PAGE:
They are careful to mention that none of the goals in their study were particularly difficult. Instead, the challenge arises from time and resource constraints: “When people juggle multiple goals, completing one task means neglecting or postponing others, which reduces the expected likelihood of ever achieving all goals.”
A very different 1981 study led by Daniel S. Kirschenbaum compared two groups of students: one which created daily plans versus another which made monthly plans. Those latter outperformed the former. At first blush, it appears to indicate a problem with Total Task Scheduling, which is much closer to the daily planning technique taught in the study.
However, the design of the study indicates why these results were realized. Each group was randomly assigned, so that the much more difficult, unfamiliar technique of daily planning was assigned in the same way as monthly planning. If we were to conduct a similar experiment today among average adults we would probably see the same result.
The fact is, Total Task Scheduling isn’t for everyone, and it’s much harder to implement. The researchers suggested that the designated daily planners were overburdened with the task of planning each day which also caused “negative affective reactions” in participants who failed to meet their daily targets. As a result, daily planners quit reporting study results after only the first of three months.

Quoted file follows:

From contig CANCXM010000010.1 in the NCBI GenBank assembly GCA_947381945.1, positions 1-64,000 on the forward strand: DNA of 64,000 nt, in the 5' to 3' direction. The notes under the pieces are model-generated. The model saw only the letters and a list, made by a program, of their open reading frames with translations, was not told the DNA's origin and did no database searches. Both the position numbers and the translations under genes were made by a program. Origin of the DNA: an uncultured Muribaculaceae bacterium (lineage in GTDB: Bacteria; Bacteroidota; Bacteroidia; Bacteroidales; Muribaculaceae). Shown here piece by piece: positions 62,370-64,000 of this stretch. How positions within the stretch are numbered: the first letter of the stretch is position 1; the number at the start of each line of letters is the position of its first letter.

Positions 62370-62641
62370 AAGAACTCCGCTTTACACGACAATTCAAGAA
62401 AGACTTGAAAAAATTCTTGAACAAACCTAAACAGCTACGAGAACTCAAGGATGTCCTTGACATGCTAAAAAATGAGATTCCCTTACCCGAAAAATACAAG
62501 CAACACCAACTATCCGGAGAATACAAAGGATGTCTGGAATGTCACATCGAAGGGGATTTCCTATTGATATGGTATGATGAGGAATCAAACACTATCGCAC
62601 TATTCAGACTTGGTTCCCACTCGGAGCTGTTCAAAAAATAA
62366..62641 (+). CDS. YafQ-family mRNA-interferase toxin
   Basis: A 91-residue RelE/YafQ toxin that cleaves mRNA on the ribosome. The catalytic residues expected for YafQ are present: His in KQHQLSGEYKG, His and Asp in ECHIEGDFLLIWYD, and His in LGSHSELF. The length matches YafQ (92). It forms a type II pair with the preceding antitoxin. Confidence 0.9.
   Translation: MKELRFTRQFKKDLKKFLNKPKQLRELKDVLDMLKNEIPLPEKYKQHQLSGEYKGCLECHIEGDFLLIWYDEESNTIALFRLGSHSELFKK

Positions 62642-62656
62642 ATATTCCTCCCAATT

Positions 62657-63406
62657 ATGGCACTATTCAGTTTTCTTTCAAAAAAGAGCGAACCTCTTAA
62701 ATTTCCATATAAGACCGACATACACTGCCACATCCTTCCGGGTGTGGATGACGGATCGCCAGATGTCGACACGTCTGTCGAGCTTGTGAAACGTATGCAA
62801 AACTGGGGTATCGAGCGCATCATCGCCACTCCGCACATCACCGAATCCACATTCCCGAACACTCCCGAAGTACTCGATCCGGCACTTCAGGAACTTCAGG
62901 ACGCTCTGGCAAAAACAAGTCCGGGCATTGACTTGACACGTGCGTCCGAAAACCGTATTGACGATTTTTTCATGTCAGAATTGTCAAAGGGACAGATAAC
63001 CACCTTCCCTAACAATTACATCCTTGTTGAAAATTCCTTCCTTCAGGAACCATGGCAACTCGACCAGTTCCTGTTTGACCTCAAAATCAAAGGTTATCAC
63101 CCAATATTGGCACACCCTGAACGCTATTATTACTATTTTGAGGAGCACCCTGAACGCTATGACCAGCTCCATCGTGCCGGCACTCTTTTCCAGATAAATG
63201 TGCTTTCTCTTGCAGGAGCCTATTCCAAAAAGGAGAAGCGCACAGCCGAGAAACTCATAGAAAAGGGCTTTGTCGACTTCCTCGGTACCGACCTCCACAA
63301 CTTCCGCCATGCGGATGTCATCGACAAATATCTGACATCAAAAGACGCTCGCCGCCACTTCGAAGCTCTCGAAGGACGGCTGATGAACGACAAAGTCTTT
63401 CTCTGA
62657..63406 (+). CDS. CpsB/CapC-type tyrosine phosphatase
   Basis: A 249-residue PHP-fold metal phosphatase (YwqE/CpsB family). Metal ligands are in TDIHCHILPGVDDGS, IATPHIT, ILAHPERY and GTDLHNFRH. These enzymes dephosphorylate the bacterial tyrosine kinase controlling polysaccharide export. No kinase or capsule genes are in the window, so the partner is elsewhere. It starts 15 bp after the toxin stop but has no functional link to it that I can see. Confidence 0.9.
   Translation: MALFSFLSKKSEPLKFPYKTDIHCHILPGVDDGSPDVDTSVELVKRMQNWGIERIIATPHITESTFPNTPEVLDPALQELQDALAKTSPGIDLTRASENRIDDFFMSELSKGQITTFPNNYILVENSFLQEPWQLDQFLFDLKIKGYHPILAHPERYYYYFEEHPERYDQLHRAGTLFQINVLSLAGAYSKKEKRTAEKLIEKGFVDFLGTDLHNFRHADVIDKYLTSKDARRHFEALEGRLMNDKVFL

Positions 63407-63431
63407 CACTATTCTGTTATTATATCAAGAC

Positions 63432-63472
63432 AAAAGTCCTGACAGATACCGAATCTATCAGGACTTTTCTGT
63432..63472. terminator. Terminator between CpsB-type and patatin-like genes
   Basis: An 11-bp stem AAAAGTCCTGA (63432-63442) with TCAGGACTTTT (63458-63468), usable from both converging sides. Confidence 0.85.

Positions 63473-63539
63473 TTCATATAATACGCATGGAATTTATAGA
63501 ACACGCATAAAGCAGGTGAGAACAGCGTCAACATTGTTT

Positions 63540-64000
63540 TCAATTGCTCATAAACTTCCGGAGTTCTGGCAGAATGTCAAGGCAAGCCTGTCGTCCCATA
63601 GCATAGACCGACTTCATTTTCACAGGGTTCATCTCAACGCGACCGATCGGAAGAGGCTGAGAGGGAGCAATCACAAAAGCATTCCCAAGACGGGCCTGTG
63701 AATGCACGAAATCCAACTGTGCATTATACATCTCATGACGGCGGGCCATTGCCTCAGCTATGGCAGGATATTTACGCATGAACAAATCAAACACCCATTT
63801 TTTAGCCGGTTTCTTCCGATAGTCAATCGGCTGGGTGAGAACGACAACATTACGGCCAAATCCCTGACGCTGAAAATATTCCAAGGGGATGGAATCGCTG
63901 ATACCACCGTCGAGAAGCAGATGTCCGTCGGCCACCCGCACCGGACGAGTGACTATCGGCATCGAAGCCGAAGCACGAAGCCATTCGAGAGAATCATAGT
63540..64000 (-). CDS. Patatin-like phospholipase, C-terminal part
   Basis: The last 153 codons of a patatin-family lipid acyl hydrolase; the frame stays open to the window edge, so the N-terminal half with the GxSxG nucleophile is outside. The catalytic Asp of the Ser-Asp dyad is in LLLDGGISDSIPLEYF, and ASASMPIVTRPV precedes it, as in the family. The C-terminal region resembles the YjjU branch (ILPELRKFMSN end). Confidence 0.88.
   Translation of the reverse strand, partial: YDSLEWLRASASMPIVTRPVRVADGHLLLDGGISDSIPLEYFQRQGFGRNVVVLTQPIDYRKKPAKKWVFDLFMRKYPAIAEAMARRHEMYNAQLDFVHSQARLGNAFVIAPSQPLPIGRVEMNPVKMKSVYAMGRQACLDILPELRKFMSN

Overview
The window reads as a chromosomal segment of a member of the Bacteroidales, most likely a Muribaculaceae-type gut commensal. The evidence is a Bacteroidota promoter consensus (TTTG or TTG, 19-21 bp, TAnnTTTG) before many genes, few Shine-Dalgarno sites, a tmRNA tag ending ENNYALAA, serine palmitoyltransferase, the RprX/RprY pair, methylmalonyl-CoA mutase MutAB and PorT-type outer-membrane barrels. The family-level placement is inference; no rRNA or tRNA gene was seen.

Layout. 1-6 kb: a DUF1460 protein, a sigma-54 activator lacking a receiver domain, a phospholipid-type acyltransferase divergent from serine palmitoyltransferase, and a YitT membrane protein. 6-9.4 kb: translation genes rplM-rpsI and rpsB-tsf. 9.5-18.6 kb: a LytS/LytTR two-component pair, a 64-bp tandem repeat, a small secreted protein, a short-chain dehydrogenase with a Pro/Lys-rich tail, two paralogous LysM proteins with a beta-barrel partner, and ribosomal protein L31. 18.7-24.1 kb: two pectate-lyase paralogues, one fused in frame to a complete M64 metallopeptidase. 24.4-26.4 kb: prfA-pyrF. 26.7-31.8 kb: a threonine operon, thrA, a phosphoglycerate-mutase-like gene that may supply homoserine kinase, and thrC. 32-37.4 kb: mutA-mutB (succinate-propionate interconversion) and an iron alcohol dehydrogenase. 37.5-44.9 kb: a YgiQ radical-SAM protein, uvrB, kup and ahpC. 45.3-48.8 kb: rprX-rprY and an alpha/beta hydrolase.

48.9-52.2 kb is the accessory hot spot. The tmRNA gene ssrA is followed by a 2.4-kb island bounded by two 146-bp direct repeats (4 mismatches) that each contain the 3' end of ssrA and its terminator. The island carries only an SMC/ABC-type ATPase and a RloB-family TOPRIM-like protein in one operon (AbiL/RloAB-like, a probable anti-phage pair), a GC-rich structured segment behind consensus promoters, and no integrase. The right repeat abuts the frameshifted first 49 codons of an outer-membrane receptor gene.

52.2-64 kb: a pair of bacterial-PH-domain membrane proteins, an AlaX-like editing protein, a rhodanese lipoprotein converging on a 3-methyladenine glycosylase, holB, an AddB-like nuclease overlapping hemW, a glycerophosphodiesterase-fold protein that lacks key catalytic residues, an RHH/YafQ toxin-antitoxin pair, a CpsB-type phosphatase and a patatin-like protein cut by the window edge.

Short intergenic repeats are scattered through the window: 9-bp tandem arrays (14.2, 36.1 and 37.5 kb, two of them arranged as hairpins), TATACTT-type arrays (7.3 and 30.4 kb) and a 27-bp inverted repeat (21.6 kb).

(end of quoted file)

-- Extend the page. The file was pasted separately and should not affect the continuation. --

The lesson is that forcing people to make daily plans doesn’t work. Perhaps it also sends a warning: when trying to adopt a new technique like daily planning it’s much harder than using a familiar technique. At Schedule U, I recommend that the best improvement for you to make is a baby step from your current set of habits, practices and rituals. It’s a principle that I use in my book and also in A Course in Scheduling.
In the words of Koole and Van’t Spijker, implementation intentions allow someone to “have one’s cake and eat it too.” Instead of teaching people to temper their expectations because it’s easier than boosting one’s effectiveness, they should be taught to use implementation intentions.
Earlier we discovered that they also reduce the nagging feelings of overwhelm described by the Zeigarnik Effect.
These are powerful benefits which can accrue to Total Task Schedulers who master the management of implementation intentions.
However, people who are unable to create a reliable system may find scheduling all their time demands to be an impossibility. This may explain why so many have failed and why it pays to adopt a slow but steady approach to adopting the new technologies which are now available.